SPOILER ALERT: The following story contains details about a major storyline on season three of “Ozark.”
Laura Linney admits she wouldn’t really want to be friends with her “Ozark” alter-ego Wendy Byrde.
“Do I like representing Wendy? Do I like portraying Wendy? Absolutely,” Linney, who has earned an Emmy nomination for her work on the Netflix drama, says on today’s episode of the Variety and iHeart podcast “The Big Ticket.” “I love this part. I love this job. I love the people I work with. It’s an exceptional experience. But would I want to know her? Absolutely not.”
In season three, which premiered in March, Wendy had her own brother, who suffers from mental illness, killed. “It’s a whole other level of intensity,” Linney says. “There’s no question.”
Fortunately, Linney doesn’t find herself taking her work home with her. “We’re all having such a good time,” she said. “If we were having a terrible time, if we didn’t like each other, if the conditions were bad, if we weren’t treated well by our studio or our network or our producers, if we hated the writing, it would stick to you. But because it is such a wonderful group and such a skilled group of people who are proud of each other, and proud of what we’re doing, and proud to be doing it together, it’s really nice.”
Linney’s co-star Jason Bateman has directed eight episodes of “Ozark,” but it’s not something she’s ready to do anytime soon. “Never say never,” she said. “But I sort of love what I do, and I am just happy doing that. It’s nothing that I’ve really wanted to pursue.”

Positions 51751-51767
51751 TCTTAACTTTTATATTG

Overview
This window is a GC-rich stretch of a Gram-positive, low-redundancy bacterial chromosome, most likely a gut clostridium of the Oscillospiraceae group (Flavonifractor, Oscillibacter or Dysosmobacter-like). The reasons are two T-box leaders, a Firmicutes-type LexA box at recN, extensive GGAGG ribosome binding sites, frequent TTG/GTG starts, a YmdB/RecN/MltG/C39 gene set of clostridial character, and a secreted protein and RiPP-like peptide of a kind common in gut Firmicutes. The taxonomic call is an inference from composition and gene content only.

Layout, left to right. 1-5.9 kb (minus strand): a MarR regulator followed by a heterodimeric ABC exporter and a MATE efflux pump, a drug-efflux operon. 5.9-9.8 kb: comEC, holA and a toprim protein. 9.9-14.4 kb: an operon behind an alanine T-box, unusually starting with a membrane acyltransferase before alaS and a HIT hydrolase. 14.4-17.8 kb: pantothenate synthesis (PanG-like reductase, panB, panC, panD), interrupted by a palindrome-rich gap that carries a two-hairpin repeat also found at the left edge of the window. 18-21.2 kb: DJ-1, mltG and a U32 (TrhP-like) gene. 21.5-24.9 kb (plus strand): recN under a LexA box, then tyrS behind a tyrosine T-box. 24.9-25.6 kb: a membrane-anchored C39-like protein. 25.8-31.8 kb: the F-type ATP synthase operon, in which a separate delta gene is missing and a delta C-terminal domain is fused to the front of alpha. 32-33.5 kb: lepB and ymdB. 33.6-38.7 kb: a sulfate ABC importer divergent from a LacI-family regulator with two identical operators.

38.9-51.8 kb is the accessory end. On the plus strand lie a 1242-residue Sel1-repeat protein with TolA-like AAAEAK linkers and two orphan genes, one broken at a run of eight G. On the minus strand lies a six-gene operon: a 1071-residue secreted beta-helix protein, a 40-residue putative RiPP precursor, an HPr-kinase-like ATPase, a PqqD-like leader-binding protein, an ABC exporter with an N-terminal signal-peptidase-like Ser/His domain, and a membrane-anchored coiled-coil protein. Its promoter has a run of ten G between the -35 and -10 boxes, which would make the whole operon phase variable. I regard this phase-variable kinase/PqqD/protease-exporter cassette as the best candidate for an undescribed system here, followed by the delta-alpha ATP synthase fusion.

As for Bateman’s work behind the camera, Linney said, “He’s a director who has complete understanding of what it is to be on a set. He has decades of experience of being on set, so he understands the relationship between an actor, the material, the crew, the work, the technical versus the creative. He has the balance of all of it. He holds that balance really well and effortlessly.”
A Broadway veteran with four Tony nominations under her belt, Linney also talked about the future of New York’s theater community. In the past few months, stages have gone dark in the wake of the coronavirus pandemic. “It’s just in human nature for theater to exist, but it’s going to be hard, and it’s going to take a long time,” Linney said. “But it will be a tremendous relief when that part of this process starts to take care of itself. When they made the announcement that Broadway would be shut down, that’s when the gravity of this whole situation really hit home for any of us involved in the theater. I mean, for them to do that, we knew this was monumental, that we are facing a monumental challenge.”